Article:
Not even 24 hours into his first day as business secretary in David Cameron's all-Tory cabinet, and Sajid Javid is on the front foot with a media blitz having appeared on three different morning TV and radio shows.
Notably, the government's business secretary chose the BBC (appearing on BBC Breakfast, Radio 5 Live and Radio 4's Today) to reject claims that the Tories plan to go to war on the BBC.
"Not at all," said Javid, when asked if there was a war. "There is a bit of over-excitement in those headlines. First of all, John Whittingdale is an excellent choice for culture secretary. He is someone who is hugely experienced."
Javid was formerly culture secretary in the coalition government but that mantle has now been handed to select committee heavyweight Whittingdale.
"When it comes to long-term funding of the BBC, clearly there's been lots of changes in the broadcasting environment, not least technology changes. I think it's sensible to look at that, to make sure the BBC is on a sustainable long-term funding arrangement," Javid told the Today programme about the review of its charter.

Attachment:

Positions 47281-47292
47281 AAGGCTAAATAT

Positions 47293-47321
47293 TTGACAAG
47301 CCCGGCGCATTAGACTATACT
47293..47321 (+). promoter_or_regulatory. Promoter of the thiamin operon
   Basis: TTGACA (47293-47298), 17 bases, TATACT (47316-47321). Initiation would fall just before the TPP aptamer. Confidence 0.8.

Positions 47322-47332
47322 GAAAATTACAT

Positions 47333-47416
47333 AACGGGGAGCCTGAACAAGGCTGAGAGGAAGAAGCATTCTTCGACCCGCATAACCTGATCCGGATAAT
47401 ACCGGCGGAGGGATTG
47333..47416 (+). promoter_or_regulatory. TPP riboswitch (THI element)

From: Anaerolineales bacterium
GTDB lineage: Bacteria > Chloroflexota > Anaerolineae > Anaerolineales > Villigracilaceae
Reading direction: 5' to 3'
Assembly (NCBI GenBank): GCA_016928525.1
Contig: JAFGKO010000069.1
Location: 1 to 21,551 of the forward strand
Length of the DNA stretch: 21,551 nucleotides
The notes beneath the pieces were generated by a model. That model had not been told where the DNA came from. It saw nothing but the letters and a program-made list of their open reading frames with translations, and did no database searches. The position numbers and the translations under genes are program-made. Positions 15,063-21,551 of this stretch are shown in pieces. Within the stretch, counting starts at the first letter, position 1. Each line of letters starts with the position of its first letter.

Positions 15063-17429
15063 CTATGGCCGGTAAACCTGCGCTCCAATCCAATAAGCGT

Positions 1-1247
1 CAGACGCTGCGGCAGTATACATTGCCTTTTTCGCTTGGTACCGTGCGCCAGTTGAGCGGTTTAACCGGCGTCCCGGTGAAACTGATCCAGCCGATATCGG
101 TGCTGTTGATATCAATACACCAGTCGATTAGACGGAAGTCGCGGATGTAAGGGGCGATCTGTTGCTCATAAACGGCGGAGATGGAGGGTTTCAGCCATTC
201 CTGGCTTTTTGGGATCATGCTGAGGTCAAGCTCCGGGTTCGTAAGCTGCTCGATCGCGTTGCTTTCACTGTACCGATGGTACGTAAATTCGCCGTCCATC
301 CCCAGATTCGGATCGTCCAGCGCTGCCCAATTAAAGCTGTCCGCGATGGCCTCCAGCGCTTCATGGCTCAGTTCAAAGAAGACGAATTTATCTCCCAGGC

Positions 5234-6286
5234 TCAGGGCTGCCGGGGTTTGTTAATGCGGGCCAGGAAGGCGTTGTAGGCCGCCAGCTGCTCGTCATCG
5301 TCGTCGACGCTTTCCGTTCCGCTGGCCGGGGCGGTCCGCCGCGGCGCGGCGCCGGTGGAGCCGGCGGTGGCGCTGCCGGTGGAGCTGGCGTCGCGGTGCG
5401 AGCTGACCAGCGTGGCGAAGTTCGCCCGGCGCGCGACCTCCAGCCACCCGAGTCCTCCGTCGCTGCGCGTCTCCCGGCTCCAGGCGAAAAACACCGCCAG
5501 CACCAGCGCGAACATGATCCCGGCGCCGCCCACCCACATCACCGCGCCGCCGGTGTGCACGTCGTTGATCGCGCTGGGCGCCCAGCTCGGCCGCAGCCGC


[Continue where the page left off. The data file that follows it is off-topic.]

Javid said he believed "passionately in free enterprise" and laid out some of his plans.
He will push for new laws on strikes: "There will be a minimum threshold of turnout of 50 per cent of those entitled to vote. We've also said that, when it comes to essential public services, at least 40 per cent of people need to vote for strike action."
The government is "absolutely committed" to a referendum on the EU membership, regardless of the outcome of negotiations on the terms of membership, he said this morning.
"What I want to see first is a successful renegotiation," said Javid, declining to say which way he would vote if an in/out referendum were to be held tomorrow.
Read more: What you need to know about Sajid Javid